She was Bill's daughter, far younger than he, and the generation gap was like an open wound between them. She really hated her dad. They both shared a passion for poetry and writing, and they spent their days together working in the Anchor, but she was itchin' to leave.
A glimpse of Anchor/Bantry life:The red light coming in through the window was flashing on - off - on - off on the faded wood counter. It was actually a miniature lighthouse that was casting the light on us, on me. I looked up at the various instruments nailed to the walls and admired their age. They seemed to have character dictated merely by their faded brown colour. They all tried desparately to give this small bar their small bits of character, but as I thought about it, only another drink could really succeed at that. I looked around me, there were fewer people here now than I remembered. Soon I would be meeting Barbara here, poor Barbara, daughter of the owner. She's aspiring towards a career in nursing, but was also entertaining vague notions of being a poet, of writing poetry. What she's showed me seems to be statements about her father, whom she dislikes intensly."Yes." It was a lie, and I looked over at the bartender to see if he noticed. He looked up at me and I smiled and raised my eyebrows at him. He knitted his brow and returned to cleaning glasses. Actually I had been there for barely five minutes, and hadn't even had time to order a drink.
She walked into the bar area from the back, carrying a plastic bag with some bottles in it. She gave a general greeting to everyone gathered around the bar huddled over their newspapers and looked up at me with a slight smile on her face, "You been here long?"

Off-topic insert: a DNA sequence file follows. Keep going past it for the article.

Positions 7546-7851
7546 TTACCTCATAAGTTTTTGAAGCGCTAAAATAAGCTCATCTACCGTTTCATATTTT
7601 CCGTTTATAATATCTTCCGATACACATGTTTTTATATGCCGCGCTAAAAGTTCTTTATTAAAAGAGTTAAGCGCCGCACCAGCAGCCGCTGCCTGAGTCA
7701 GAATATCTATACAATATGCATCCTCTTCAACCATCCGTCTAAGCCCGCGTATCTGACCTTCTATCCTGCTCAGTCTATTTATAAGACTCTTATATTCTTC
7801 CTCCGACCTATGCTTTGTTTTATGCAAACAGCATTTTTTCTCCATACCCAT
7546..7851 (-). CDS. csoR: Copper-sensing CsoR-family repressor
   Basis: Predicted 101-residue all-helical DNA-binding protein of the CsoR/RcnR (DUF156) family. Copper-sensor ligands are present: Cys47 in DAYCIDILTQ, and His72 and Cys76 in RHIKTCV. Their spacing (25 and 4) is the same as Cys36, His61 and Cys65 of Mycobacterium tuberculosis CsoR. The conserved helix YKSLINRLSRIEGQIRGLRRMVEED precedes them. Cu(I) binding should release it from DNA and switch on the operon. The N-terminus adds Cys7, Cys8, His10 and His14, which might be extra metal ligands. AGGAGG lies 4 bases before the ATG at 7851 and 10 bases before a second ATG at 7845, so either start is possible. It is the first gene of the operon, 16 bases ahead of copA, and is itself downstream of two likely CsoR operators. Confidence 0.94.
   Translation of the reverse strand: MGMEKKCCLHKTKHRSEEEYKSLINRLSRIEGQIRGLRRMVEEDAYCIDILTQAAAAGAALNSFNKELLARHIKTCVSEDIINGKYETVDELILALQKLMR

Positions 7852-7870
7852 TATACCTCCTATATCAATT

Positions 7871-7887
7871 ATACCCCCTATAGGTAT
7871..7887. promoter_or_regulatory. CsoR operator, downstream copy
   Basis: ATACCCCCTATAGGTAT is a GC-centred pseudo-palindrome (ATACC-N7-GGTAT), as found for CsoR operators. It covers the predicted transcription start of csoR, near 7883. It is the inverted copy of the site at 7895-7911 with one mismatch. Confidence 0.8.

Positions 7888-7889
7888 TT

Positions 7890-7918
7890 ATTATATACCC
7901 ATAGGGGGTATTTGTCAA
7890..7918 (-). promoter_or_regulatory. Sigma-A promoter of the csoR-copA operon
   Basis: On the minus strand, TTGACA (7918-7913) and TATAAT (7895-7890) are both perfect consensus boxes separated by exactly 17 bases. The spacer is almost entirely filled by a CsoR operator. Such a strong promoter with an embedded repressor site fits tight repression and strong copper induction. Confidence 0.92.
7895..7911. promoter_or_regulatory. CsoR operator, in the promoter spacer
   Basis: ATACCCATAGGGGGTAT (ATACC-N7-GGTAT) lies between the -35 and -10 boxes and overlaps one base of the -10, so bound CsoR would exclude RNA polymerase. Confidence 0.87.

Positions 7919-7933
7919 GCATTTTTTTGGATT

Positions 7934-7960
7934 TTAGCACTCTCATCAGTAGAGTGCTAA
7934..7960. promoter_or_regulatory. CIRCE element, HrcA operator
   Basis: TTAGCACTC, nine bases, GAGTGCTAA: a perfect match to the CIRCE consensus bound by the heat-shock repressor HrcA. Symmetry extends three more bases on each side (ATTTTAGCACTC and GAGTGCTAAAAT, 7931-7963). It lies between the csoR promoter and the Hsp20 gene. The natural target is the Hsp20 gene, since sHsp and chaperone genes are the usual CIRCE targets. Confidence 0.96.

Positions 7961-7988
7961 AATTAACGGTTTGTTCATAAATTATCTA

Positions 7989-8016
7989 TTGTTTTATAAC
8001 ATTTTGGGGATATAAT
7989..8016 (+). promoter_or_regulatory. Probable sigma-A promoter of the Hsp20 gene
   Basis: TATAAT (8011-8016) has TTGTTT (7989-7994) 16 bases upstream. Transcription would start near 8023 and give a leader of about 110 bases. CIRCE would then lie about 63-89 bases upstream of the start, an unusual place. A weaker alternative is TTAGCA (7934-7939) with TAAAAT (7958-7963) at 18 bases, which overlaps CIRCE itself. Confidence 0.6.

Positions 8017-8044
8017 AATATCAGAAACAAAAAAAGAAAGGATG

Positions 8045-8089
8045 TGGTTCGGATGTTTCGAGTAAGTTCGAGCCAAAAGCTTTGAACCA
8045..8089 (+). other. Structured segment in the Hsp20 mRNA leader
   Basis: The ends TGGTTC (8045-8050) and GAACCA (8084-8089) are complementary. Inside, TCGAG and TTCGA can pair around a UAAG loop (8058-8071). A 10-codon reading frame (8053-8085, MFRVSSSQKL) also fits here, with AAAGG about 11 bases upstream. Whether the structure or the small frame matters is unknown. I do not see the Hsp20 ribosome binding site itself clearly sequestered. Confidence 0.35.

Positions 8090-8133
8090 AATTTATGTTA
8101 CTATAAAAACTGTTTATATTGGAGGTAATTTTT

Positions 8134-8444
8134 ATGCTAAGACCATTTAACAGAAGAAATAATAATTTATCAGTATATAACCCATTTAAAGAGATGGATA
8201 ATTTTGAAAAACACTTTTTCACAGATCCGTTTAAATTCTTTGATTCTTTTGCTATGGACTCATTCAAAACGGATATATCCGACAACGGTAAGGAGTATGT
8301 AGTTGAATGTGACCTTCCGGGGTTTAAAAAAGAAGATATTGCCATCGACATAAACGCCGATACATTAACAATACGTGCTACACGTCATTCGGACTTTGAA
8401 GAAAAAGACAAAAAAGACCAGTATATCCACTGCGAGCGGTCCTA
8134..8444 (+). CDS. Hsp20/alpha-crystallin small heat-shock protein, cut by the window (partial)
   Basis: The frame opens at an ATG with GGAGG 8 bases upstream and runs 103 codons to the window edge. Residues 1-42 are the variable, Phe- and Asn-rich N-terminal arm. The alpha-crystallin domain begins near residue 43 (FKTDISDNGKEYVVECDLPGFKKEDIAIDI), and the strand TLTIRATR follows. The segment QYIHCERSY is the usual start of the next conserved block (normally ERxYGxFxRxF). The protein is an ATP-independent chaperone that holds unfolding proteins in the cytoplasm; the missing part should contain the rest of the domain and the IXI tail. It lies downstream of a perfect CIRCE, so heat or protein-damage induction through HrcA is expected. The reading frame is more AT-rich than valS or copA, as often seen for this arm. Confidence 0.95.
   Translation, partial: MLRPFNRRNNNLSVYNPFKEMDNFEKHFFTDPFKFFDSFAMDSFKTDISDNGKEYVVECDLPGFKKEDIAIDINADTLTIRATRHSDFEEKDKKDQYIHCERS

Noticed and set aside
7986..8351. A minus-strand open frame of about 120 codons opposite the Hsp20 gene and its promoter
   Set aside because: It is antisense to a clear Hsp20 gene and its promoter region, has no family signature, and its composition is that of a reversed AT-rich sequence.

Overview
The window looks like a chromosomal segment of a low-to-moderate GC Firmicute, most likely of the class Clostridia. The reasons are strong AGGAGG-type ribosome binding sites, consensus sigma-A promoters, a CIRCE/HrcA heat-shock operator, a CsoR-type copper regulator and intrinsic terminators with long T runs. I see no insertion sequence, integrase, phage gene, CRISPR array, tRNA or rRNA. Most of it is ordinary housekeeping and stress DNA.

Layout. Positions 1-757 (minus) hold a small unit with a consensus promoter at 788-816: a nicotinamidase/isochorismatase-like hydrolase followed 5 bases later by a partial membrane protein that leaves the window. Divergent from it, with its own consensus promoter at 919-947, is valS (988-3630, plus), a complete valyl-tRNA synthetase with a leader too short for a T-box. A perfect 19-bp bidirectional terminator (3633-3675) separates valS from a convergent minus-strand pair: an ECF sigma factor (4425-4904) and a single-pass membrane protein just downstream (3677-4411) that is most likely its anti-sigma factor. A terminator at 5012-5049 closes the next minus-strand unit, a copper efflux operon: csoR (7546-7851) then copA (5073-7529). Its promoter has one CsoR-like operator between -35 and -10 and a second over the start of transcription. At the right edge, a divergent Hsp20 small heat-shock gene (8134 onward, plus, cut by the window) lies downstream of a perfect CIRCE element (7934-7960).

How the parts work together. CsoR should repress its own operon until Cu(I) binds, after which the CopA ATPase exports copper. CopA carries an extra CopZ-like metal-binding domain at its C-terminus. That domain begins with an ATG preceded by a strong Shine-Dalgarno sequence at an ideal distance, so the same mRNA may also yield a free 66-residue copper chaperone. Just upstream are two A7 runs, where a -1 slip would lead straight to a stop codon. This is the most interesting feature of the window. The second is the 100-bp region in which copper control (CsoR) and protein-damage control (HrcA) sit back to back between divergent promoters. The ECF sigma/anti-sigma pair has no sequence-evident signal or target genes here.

"You want anything?" she reached for a diet coke and a glass.
"No, I'm fine."
"I've been having the worst morning of my life," she poured the diet coke, "You sure you don't want anything?"
"I'm fine. What took you so long?"
"My alarm didn't go off, and pardon me if I look like hell," did she ever, "because my father and mother woke me up with their arguing and I haven't had a chance to make myself look nice."
I looked around the bar to see if anyone was listening to us and looked at her glass of coke. "Let's go."
She squinted up at me while she dug into her pocket for a lighter for the cigarette perched between her lips. "After I finish my coke okay? Jeez I just got here."
"Yeah, but I've been here for fourty-five minutes, and I want to go outside." I was talking too loud, some of the other people might hear me.
"You didn't tell me that, I'm sorry."
- J.Hall (9/7/92)